by Gary Schwendiman ‧ RELEASE DATE: Dec. 30, 2015
An evaluation of the potential energy technologies of the future that draws on a sports metaphor to choose a winner.
A debut book examines the most likely energy developments of the next decades.
In this science and policy volume, Schwendiman uses the Super Bowl as the organizing metaphor for a discussion of the competing visions of the future of energy in the United States. Technologies belong to either the Fuel Conference (gasoline, ethanol) or the Electricity Conference (nuclear, solar) and face off against each other as the author evaluates their potential as primary power sources in the 21st century and beyond. The book comes down firmly in favor of both nuclear power and ethanol production and does not hesitate to make sweeping pronouncements: “Nuclear energy is the solution to all electricity problems in the world.” The supporting arguments are largely persuasive, although many of the book’s citations point to news articles and industry publications as opposed to independent research. Schwendiman favors the small modular reactor, a compact form of the device that overcomes many of the objections to large-scale nuclear plants. He makes largely compelling arguments for the technology’s safety, although his tendency to attribute the problems of Chernobyl and Fukushima to shortcomings in Soviet and Japanese cultures is less convincing. The book also examines the futures of wind, hydroelectric power, solar energy, and natural gas and finds them far less viable in the long run. Schwendiman is clearly knowledgeable about both the scientific and financial aspects of the energy processes described in the volume, although he sometimes oversimplifies the data, as in a graph of oil prices showing a smooth curve increasing from 1985 to 2050 that ignores the price fluctuations to date. Although this work is not authoritative enough to put an end to debates over the future of energy or inspire universal enthusiasm for nuclear power and ethanol, it does an excellent job of organizing current knowledge of the technologies and their potential for meeting the world’s energy needs.An evaluation of the potential energy technologies of the future that draws on a sports metaphor to choose a winner.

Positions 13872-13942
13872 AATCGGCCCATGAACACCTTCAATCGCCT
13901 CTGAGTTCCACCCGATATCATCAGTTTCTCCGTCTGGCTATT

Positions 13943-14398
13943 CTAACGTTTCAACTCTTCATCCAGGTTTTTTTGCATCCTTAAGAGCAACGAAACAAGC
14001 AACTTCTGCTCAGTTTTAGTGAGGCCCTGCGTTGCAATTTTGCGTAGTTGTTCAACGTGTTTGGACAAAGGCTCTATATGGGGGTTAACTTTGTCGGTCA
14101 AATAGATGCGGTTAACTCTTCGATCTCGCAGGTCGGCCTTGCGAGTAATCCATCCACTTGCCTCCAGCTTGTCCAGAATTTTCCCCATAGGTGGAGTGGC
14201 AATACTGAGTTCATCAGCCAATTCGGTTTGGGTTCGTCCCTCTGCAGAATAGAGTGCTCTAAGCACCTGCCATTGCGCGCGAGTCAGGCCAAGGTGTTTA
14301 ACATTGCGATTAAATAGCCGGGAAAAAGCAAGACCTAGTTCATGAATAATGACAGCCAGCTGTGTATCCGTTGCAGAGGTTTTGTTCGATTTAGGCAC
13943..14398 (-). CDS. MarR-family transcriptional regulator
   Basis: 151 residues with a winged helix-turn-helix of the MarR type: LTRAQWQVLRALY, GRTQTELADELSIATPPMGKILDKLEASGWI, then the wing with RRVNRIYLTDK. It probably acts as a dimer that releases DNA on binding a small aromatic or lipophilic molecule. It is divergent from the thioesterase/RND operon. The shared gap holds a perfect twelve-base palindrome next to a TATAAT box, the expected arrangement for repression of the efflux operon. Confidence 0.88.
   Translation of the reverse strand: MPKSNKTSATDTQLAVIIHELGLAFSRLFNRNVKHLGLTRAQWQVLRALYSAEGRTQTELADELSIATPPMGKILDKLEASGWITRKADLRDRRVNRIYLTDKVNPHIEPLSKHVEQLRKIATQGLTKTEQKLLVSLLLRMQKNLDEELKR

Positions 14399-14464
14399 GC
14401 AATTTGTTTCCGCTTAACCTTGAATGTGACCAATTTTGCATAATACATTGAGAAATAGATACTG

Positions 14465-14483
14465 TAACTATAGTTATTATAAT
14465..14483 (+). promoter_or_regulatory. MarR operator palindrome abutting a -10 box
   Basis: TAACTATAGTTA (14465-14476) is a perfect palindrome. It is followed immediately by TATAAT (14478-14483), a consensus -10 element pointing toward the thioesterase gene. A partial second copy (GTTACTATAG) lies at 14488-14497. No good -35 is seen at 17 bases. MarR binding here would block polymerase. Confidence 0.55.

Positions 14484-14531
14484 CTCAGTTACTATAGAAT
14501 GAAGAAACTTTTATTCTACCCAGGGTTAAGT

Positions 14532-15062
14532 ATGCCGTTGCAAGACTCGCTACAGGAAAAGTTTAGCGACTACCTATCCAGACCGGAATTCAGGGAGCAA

Pub Date: Dec. 30, 2015
Page Count: 216
Review Posted Online: June 13, 2016
Review Program: Kirkus Indie
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by Daniel Kahneman ‧ RELEASE DATE: Nov. 1, 2011
Striking research showing the immense complexity of ordinary thought and revealing the identities of the gatekeepers in our...
A psychologist and Nobel Prize winner summarizes and synthesizes the recent decades of research on intuition and systematic thinking.